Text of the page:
Workers are committed to a general strike in recession-hit Argentina on Thursday, drawing complaints from conservative President Mauricio Macri as he prepares to host leaders and business people for an economic forum.
The strike raises pressure on Macri as he struggles to help Argentina recover from recession ahead of mid-term legislative elections in October.
Macri took office in December 2015 vowing to rescue the flagging economy, open up trade and draw investment after 12 years of populist government. However the economy remains bogged down, having shrunk 2.3% last year, though it ticked upwards in January.
However official figures show that a third of Argentine living in poverty, according to official figures. Inflation is in double figures while jobs and salaries have been cut in Macri's efforts to stabilize public finances.
But these reforms have sparked mass street protests over recent months, culminating in Thursday's planned strike. Three major labor unions have called for a general stoppage, though it remains to be seen to what extent it will be followed.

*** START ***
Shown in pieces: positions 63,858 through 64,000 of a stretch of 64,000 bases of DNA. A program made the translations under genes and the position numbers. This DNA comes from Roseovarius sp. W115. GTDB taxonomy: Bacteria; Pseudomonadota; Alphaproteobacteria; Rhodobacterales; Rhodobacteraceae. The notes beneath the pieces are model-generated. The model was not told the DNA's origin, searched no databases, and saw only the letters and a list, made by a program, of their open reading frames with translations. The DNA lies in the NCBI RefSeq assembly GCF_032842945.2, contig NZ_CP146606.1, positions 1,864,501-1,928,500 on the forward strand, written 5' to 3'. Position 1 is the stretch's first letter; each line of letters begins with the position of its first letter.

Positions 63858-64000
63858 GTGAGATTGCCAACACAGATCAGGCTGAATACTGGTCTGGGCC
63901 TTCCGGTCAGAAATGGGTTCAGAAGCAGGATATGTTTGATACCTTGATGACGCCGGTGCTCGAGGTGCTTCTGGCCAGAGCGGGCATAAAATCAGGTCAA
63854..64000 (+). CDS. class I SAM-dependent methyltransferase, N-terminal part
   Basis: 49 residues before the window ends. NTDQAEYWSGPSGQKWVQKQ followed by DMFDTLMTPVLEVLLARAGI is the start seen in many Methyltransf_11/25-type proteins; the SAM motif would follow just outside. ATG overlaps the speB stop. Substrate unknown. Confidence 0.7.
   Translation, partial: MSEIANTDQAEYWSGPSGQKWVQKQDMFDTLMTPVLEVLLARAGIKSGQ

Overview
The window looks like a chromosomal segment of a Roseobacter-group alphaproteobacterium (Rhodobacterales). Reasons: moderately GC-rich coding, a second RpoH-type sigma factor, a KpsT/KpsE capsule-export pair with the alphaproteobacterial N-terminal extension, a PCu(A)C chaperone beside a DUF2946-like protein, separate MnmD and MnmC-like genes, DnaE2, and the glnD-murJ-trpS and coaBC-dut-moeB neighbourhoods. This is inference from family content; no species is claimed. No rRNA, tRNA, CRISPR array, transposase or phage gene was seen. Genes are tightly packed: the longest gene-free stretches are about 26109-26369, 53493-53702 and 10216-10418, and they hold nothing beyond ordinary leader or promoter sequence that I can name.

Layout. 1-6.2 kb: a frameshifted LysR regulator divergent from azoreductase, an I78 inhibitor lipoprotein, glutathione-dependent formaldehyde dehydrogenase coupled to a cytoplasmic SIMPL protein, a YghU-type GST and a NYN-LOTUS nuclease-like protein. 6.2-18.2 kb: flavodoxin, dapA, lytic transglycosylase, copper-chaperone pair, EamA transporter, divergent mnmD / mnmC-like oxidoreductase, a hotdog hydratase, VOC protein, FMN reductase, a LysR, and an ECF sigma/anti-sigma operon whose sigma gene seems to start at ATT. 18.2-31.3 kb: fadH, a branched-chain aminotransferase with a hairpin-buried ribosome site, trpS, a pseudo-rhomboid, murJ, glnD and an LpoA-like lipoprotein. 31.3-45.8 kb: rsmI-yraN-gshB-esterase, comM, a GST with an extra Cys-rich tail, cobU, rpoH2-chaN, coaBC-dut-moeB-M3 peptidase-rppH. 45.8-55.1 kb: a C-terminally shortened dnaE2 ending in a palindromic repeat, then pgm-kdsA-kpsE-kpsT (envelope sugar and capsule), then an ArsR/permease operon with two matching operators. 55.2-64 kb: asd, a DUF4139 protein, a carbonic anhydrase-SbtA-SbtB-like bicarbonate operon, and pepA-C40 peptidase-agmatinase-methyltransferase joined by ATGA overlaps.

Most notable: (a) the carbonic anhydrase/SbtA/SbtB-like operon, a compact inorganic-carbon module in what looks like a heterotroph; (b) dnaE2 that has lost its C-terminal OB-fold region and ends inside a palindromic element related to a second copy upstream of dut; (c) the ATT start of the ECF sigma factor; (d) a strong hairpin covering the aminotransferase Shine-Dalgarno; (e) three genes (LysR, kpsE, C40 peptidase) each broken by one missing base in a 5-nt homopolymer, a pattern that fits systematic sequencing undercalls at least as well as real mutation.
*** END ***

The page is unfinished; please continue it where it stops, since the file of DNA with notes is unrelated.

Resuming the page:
Macri complained during a speech Wednesday that the strike does not help workers at all, accusing unions of mafia-like behavior.
This week also tens of thousands turned out in the streets of Buenos Aires and main cities in support of democracy, right to work and to protest what is considered the powerful organized labor unions bullying. Allegedly the demonstration with Argentine flags was spontaneous, organized through the social networks, and allegedly with no government meddling, although it was the main beneficiary.
The strike on Thursday coincides with the World Economic Forum on Latin America, which draws business and political leaders to Buenos Aires.